3. Part of the utilization gap is due to the fact that the Seattle buses are mostly 21-seaters (Cap Hill route is 28-seat), but the suburban buses are mostly 50-seat coach buses. A full bus to Fremont would be at less than 50% utilization if it were an Eastside coach bus.

        Still, it’s definitely clear that some Seattle routes could use more capacity, and some Eastside ones don’t need as much as they have. So I’m hoping that we’ll see some improvements soon.

  5. I was recently on the 10th floor of a downtown building looking down on the streets below and noticed a few buses did’t have numbers on their roofs. The first ones I noticed were CT coaches, but later I saw a couple of Metro coaches without them too. Two questions for the folks who might know: what exactly was the reason for putting the bus number on the roof of the coach in the first place? and why are agencies not doing it anymore?

  6. “Over 5500 people a day are shuttled between buildings to get to meetings.” Why can’t they use Microsoft video conferencing software, instead?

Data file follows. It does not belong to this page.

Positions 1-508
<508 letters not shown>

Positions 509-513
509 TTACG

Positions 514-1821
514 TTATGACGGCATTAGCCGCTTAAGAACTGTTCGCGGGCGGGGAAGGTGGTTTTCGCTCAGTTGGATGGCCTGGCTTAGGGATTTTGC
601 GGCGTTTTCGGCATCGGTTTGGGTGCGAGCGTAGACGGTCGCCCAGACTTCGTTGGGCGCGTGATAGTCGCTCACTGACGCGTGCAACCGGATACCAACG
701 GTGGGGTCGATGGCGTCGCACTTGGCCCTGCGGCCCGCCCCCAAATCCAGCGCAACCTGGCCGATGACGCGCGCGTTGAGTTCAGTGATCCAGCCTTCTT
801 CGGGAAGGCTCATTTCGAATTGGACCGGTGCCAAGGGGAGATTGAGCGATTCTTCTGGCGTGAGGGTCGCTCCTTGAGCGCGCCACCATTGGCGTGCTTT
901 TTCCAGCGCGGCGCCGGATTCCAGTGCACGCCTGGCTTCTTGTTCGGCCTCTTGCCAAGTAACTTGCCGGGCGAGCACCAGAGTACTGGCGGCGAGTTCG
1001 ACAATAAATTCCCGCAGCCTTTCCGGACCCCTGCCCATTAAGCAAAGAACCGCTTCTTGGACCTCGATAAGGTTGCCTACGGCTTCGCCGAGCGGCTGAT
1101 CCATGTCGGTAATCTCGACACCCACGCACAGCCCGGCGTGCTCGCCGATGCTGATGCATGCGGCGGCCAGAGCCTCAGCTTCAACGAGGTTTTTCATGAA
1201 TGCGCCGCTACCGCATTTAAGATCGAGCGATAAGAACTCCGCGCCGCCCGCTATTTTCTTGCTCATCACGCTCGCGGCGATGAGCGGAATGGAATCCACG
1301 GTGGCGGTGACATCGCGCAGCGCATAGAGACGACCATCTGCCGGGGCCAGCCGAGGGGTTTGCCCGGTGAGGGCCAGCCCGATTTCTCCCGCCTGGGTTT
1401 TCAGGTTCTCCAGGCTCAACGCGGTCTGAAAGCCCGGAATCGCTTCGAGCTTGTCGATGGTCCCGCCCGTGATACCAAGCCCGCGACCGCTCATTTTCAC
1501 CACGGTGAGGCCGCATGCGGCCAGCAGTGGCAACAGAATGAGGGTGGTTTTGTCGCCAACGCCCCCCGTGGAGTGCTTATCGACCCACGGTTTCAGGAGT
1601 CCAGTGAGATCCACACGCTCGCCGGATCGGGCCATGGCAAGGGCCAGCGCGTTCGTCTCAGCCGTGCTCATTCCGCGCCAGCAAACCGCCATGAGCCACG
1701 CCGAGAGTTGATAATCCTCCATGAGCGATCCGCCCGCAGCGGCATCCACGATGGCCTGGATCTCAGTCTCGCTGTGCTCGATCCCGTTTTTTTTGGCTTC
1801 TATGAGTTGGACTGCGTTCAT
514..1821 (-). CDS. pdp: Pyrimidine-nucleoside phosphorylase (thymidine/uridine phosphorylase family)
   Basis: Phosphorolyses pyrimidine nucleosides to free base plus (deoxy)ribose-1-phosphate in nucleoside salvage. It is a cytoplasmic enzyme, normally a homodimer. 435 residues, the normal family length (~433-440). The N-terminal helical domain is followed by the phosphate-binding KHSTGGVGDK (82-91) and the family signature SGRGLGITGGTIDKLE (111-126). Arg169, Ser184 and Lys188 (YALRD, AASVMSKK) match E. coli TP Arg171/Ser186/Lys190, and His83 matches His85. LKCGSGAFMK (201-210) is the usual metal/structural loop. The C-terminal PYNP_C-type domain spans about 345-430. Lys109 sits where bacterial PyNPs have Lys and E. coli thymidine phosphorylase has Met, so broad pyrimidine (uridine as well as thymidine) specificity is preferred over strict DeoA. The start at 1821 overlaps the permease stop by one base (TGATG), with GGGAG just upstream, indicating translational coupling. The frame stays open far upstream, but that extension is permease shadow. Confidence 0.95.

1. Actually, plenty of meetings are done with Communicator/Lync/Live Meeting, however sometimes it is better to have everyone in the same room. Most employees don’t have cameras which means finding an AV conference room if you need to provide video.

  7. http://www.timesonline.com/bct_news/news_details/article/1373/2011/february/06/new-york-rail-system-suffers-through-brutal-winter.html

    Good article on NYC transit during this winter’s bad weather.

    “An onslaught of snowstorms has exposed the rail system’s weaknesses, shorting out electric motors and snapping electric lines. On Monday the Metro-North commuter line will cut service on its popular New Haven line because half of its trains are in the shop.”